Chicago photographer Jin Lee works slowly and attentively. She often spends years on a project, tracking a particular site or subject through subtle everyday transformations. For Lee, photographing is a way of seeing, of paying attention, of understanding an environment, both natural and built.
“That’s been one of the central themes of my practice: ongoing, repeating, really long-term, sustained study of a place and materials and subject matter,” she says. “There’s a sense that you never see the same thing twice.”
In “Jin Lee: Views and Scenes,” her tranquil, captivating solo exhibition on view at the Chicago Cultural Center, four of the artist’s long-term series are on display. Three of the series were taken with a medium-format camera: one depicts Lake Michigan, as seen from a single vantage point on the city’s South Side, another is of the city’s supply of road salt and the third is of wild plants growing in random urban patches. The fourth series features digital photographs, which Lee took from the Amtrak between Chicago and Bloomington-Normal.
Upon entering the second-floor gallery, where Lee’s work takes up three rooms, the salt mountains are some of the first images you see. In Lee’s rendering, the mounds are monumental; anything that might offer a sense of scale is omitted. They appear as big as actual mountains, sometimes craggy and dirty, other times unfamiliar, lunar even. The “Salt Mountains” series is the only one here that isn’t ongoing. The city put a plastic dome over the supply a few years ago, so Lee can no longer track it, though it’s located near the artist’s studio.
Lee’s work tends to develop out of her everyday routines and activities. “Train Views” grew out of the artist’s weekly commute to Illinois State University, where she has taught art since 1996. “It’s a fixed scenery,” she says. “That type of limitation, it’s really interesting for me as a photographer, because then it helps me see more.”
Working on “Train Views,” which includes voyeuristic moving images taken out the train’s window—of vast farmland, cemeteries, the backs of houses—as well as images of fellow passengers or shots from books the artist is reading, helped Lee make sense of the state’s environment outside of Chicago.
“This idea of seeing and seeing with a sense of inquiry or attention takes a long time,” Lee says. “I think we kind of see automatically. So devoting a period of time really helps me figure out how to photograph that particular subject matter. There’s a certain fascination in spending time with something and really, truly understanding it through the passage of time. So even though the photograph is a singular moment, I’m trying to create a more layered, complex sense of time.”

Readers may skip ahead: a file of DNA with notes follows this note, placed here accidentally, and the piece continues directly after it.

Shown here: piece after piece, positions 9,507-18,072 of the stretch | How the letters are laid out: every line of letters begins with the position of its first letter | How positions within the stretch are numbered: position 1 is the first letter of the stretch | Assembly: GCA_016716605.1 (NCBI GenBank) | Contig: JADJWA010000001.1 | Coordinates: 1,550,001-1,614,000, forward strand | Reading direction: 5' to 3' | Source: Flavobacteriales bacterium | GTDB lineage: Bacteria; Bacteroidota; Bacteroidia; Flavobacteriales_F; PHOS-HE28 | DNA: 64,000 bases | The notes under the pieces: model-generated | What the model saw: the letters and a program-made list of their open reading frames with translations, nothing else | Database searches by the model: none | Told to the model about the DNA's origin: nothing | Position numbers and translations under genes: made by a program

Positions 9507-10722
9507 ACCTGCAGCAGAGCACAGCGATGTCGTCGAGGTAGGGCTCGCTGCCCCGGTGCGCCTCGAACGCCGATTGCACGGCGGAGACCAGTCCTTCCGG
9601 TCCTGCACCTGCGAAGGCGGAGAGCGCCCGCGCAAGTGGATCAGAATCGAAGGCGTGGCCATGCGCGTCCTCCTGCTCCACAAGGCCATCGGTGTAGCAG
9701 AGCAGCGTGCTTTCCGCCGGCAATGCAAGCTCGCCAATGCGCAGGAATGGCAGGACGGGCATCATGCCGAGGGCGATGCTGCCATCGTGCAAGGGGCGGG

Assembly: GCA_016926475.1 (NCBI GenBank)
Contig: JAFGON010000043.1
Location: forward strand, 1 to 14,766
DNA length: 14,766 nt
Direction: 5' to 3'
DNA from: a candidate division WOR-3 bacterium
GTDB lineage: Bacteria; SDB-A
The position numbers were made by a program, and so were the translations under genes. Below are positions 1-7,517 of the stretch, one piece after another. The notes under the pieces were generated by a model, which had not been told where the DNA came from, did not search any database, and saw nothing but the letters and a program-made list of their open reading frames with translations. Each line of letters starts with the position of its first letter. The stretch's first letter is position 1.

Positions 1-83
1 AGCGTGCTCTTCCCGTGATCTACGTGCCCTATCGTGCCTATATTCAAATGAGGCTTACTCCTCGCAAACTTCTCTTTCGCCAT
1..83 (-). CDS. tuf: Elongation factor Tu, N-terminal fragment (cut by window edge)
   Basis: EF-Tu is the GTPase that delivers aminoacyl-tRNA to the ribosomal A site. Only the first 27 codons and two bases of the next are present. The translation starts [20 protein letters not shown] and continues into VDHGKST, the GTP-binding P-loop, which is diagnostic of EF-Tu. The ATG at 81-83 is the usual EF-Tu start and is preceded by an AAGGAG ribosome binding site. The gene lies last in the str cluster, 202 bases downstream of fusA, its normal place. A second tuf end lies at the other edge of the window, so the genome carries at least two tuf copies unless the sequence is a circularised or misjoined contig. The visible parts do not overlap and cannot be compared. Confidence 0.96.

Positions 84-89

The pacing of the installation, with images grouped in like-minded sets, encourages the viewer to see the way Lee sees, slowly and with care. Each image is filled with subtle detail, if you bother to notice them. Like how the lake sometimes seems to blend in with the gray sky above it, at other times it’s an impossible shade of tropical blue.
The first gallery also includes images from the plant series. In one, a flowering weed grows proudly against a white wall, detritus around its base. The print is flanked on either side by massive windows overlooking Millennium Park. Both the salt and the weed series were shot on the city’s West Side, and the juxtaposition of these beautiful, humble sites with the $490 million park across the street is impossible to ignore. Each photo in the exhibition, with the exception of prints from the train series, titled “100 Views Portfolio,” which are laid out on a custom-built table, is installed at eye-level. They are also all comparable in size; the lowly weed is accorded the same visual weight as the mighty lake.
There is at least one other layer to interpreting these images: the site of the Cultural Center itself, also known as the “People’s Palace,” which was funded initially through a tax on residents. “One thing that I’ve been really thinking a lot about since the show opened is the Cultural Center as a citizen institution that is open every day and is free. It brings in all kinds of people into the exhibitions,” Lee says. “I feel really honored to show work about Chicago in Chicago to the people of the city.”
The images from Lee’s cameras, and those happening outside, framed by the Cultural Center’s windows, work together to create a composite of the city. If you visit on a cloudy day, the mood might be more contemplative; on a sunny Saturday, the atmosphere might be more buoyant and busy. Lee’s version of Chicago is more rooted in place than the glossy, anesthetized downtown. She shows parts of the city that are often overlooked, but no less vibrant. Lee’s lens makes every fleeting moment indelible, and renders all subject matter consequential. (Kerry Cardoza)
“Jin Lee: Views and Scenes” is on view at the Chicago Cultural Center, 78 East Washington, through August 7.